Mobile homes are somewhat self-contained and can be placed on the ground just about anywhere. When blocking and supports are added, the space between the ground and the bottom of the home is open to the elements. Proper mobile home skirting serves as a barrier to cover the space and makes the home more attractive. It also keeps wild animals out from under the home. Skirting comes in a wide variety of materials, each with different insulating properties and aesthetic qualities.
Do some preliminary planning before gathering materials for skirting. Measure the length and height of the needed skirting. It's always a good idea to add at least two inches to the height of the skirting — the extra two inches gives you something to work with if the ground is uneven. You can tuck the extra material under the aluminum fascia, if needed. Take some weather precautions before installing the skirting—no matter what kind of skirting you use or how well you insulate it, pipes will freeze without proper attention. Wrap them with insulation or, if you're in an area where it freezes hard each year, use electric pipe wrap that you can plug in when needed. Plan to install access doors and vents for air flow under the home to prevent problems with moisture and condensation.
Durable and weatherproof, recycled steel and tin are affordable options for mobile home skirting. Easy to install, metal skirting attaches easily to a wooden 2 x 4" frame with weatherproof nails or screws. In addition to new materials purchased at home centers, you may be able to find salvaged metals that work well for mobile home skirting. Many older sheds and barns used tin that was anodized— a form of paint bonding. When the paint begins to wear off, it reveals a patchwork that makes the tin appear textured, like an old brick wall—a look that can actually somewhat attractive. Corrugated, galvanized roofing also works well for skirting. It's flat gray and may have a few rust spots, but it's durable and will withstand the test of time. Use it for an antique appearance.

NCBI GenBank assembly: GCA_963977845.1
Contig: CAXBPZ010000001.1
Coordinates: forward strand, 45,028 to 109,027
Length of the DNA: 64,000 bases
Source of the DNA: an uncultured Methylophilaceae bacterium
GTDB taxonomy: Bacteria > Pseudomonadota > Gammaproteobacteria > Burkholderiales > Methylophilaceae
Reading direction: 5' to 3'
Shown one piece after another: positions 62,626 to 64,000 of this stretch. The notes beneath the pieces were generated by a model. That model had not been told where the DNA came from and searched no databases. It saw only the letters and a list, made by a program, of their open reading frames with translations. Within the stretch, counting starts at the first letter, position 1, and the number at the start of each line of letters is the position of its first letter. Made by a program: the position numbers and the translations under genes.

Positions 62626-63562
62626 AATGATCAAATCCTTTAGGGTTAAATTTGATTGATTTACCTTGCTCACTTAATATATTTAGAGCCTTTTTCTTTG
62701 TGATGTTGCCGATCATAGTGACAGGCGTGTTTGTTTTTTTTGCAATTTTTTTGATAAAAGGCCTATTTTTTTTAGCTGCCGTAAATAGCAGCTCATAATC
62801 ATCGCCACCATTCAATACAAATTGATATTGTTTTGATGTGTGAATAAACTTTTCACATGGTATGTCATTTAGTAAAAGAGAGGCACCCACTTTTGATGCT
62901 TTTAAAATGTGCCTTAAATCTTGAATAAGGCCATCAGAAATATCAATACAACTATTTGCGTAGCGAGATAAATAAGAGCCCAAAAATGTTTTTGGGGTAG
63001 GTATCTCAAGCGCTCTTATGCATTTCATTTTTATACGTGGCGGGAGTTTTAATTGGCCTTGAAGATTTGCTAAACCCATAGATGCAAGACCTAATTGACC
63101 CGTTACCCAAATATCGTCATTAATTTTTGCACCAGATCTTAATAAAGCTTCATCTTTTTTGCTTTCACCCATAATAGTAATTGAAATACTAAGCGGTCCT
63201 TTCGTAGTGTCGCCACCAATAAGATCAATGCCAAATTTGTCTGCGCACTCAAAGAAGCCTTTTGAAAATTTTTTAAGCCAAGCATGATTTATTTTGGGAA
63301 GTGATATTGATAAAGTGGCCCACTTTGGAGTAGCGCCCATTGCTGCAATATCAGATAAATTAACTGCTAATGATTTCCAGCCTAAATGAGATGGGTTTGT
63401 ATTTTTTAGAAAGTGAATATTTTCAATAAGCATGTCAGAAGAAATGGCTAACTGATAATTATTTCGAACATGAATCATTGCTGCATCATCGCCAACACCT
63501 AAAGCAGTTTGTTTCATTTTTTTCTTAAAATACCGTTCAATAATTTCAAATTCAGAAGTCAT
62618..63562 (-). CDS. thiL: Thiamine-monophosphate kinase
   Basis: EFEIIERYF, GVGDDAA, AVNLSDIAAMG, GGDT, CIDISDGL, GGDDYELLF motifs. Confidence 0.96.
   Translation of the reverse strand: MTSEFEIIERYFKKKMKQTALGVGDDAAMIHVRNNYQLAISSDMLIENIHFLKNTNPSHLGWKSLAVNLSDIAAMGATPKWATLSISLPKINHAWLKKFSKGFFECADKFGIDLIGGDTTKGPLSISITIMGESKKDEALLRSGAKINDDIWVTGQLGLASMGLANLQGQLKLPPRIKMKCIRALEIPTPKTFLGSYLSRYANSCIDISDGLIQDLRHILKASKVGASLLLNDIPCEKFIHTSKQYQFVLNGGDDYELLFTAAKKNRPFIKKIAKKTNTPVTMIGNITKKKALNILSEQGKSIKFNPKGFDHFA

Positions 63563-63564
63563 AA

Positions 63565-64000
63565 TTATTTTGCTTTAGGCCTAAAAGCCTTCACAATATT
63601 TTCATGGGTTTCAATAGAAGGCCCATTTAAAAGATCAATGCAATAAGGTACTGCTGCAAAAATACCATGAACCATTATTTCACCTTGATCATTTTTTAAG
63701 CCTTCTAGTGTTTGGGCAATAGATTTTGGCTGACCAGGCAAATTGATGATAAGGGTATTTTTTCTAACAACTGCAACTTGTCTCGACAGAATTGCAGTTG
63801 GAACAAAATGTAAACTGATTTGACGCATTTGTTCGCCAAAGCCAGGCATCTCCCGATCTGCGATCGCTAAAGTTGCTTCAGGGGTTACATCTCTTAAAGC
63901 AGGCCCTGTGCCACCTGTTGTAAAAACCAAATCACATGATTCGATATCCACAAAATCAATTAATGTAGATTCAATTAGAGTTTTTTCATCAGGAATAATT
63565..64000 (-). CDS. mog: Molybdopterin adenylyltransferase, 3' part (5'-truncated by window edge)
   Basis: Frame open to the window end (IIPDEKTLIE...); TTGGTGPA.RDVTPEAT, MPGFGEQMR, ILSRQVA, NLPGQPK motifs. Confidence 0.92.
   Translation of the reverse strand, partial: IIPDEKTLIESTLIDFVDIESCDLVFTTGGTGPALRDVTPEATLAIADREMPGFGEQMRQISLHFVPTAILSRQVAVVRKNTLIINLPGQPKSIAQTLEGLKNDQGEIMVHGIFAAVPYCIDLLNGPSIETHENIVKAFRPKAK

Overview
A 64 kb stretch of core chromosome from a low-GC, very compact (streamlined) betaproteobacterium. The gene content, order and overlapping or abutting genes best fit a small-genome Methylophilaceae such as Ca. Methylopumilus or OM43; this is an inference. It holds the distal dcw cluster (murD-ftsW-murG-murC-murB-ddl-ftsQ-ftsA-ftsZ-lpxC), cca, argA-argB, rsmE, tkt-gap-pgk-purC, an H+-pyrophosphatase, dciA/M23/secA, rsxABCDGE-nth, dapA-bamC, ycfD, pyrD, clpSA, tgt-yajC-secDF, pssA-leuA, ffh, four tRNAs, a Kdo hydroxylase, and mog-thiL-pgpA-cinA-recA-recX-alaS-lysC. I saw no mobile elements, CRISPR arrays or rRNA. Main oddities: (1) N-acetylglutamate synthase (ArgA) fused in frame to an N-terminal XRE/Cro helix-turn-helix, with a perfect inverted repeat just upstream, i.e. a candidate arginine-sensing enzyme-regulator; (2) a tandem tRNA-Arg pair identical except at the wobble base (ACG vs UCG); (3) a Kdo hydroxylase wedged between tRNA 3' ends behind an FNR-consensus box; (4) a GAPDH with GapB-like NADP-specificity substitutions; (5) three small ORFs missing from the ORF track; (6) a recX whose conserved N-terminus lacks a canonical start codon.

Concrete and Bricks
Concrete cinder blocks are durable, easy to work with, and they provide a certain amount of insulation. New cinder blocks can be expensive, but recycled blocks are available for a fraction of the cost. If some of the corners are broken, just place them facing the inside. Installing cinder-block skirting is a bit more labor intensive than other materials, but the benefit of longevity makes it worth the time and effort.
So called "cinder blocks" come both in standard foundation building blocks and also in decorative wall blocks, sometimes known as "beauty block." Recycled bricks are another option for attractive skirting. They look fantastic, but, like cinder blocks, require a bit of effort to install. These materials also offer superior protection against the weather and unwanted animals. New brick costs 10 to 15 times what vinyl does, but it is unlikely to need replacing during the lifetime of the home.
A concrete pad is required if you want to install brick or cinder block skirting. The ground alone does not provide an adequate foundation for these skirting materials. Check with your local building inspector to learn what kind of foundation is required.
When properly sealed and treated against water and insects, wood makes for a versatile skirting material. Both hardiboard and OSB (oriented strand board) are extremely sturdy choices that will last for many years. When fitting treated boards together, caulk the ends for an extra seal against water.
Wood is highly customizable, allowing you to use a lattice or picket-fence pattern for a unique, homey look. If they are made from treated lumber or a naturally weather-resistant wood like cedar, old fence pickets can find new life as skirting rather being discarded.
Most contemporary homes are shielded with rigid foam because of its insulating properties. This type of foam is available in large sheets, just like plywood. Use it to back up all other types of skirting for its insulating properties, or install it as stand-alone skirting.
Foam will not be as durable as other types of skirting, but it's affordable. If you keep the weed-eater away from it, foam will last for years. Rigid foam typically has one side that's bright white, which also looks great. Install double layers for even more stability.
If you find a little extra wiggle room in your budget, consider foams with a finished edge made to look like stone or brick.
Vinyl skirting is somewhat less durable than other skirting options. It is, however, inexpensive, low maintenance, and will last at least for several year. Vinyl is available in a wide variety of colors to match your home and can be painted for an exact match if desired. To enhance vinyl skirting's longevity and insulation abilities, consider backing it with foam.
Specializing in hardwood furniture, trim carpentry, cabinets, home improvement and architectural millwork, Wade Shaddy has worked in homebuilding since 1972. Shaddy has also worked as a newspaper reporter and writer, and as a contributing writer for Bicycling Magazine. Shaddy began publishing in various magazines in 1992, and published a novel, “Dark Canyon,” in 2008.